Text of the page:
2016 Mazda MX-5 Miata: Cabin for Real People
by Jason Kavanagh, Engineering Editor on February 2, 2016
It's hard not to be impressed by our long-term 2016 Mazda MX-5 Miata. Clever design clues abound and it's clear that engineers spent a lot of time sweating the details.
Take its cabin. By cold, hard numbers, the cabin is smaller than that of the outgoing car. Yet there's actually more usable space inside. I'm 6 feet 1 inch tall, with a long torso, and I never feel cramped in there (I even have to slide the seat forward on its track a few clicks).
The sill is easy to navigate, but not so low that the bottom edge of the door drags on standard-height curbs (the large-radius trailing edge helps with this and furthermore allows the latch pillar of the chassis to be stouter). The seatback is designed to give you a couple extra degrees of recline than before. Its armrests are scalloped out a bit near your elbow. Footwell space is ample. The underside of the seat bottom is a skotch closer to the floor — all several minor revisions that make a real difference in its livability.
As for my colleague catching his sleeve on the multimedia knob when going for a gearchange, I can only assume his shirts have droopy, flouncy wizard-sleeves. For me, (and I suspect many others) this phenomenon is nonexistent.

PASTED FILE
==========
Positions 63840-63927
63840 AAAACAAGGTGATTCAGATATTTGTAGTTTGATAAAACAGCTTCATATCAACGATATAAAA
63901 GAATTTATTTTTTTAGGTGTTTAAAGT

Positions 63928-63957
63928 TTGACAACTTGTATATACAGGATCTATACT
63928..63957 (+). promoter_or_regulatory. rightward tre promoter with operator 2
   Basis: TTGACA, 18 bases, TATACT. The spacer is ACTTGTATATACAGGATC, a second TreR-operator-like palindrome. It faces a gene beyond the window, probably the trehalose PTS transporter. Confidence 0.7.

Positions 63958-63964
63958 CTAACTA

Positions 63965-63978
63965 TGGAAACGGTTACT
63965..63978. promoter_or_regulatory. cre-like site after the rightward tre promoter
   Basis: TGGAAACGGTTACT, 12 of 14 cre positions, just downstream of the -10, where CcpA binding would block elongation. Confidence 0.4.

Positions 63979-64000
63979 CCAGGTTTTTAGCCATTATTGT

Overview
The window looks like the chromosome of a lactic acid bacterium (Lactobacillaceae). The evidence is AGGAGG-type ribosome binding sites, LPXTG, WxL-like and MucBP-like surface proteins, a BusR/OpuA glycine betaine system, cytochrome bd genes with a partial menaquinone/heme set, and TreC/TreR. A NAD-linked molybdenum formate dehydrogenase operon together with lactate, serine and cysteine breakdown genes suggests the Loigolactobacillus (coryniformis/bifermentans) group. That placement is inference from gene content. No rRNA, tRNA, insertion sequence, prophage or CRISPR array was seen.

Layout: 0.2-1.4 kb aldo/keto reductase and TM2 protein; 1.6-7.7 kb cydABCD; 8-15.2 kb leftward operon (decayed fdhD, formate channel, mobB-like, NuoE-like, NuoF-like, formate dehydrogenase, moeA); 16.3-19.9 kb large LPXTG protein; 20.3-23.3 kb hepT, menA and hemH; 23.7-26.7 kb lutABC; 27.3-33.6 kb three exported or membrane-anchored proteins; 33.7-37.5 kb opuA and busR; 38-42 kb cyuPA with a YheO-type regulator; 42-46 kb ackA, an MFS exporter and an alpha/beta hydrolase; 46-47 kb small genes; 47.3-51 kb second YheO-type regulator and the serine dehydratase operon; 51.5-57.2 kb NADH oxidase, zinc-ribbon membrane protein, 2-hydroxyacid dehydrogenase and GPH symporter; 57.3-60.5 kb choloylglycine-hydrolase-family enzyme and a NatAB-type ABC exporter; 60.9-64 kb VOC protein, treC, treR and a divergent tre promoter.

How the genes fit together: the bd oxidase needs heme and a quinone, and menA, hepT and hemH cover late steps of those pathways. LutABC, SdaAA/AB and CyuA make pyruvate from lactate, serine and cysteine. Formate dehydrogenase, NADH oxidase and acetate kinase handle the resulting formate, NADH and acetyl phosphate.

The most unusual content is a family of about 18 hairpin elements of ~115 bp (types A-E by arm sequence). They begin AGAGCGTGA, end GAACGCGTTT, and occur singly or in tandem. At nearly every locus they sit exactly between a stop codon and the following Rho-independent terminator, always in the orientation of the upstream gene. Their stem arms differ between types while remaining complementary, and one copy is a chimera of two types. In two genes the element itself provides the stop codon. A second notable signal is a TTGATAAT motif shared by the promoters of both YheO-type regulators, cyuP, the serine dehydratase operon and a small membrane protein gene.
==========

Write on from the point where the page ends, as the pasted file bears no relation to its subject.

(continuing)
There's a real sense of space, too. Yes it's a small cabin, but it doesn't induce claustrophobia. The slim dashboard, a glovebox located behind you (rather than consuming knee space up front) and the body-color door cards all give a sense of airiness by visually bringing the outside of the car into the cabin. I do wish the steering wheel telescoped, though.
This attention to detail extends to its outward vision, too. The windshield is placed closer to the driver so that its effective viewing angle is wider. Door-mounted side view mirrors team up with a tiny corner window to provide additional outward view. The creators of the Miata recognize how crucial it is to be able to see out of your sports car. The contrast in philosophy with cars like the Camaro is stark.
Like all Miatas, the rear three-quarters visibility is terrible, blocked by the wide "pillars" of the soft top. Good thing the top is ridiculously easy to drop. You can stow it in less than two seconds, and that's no exaggeration. Mazda has simply made a mockery of every other automaker's convertible top with this one.
The 2016 Miata truly is a sports car for the people.
Jason Kavanagh, Engineering Editor @ 4,452 miles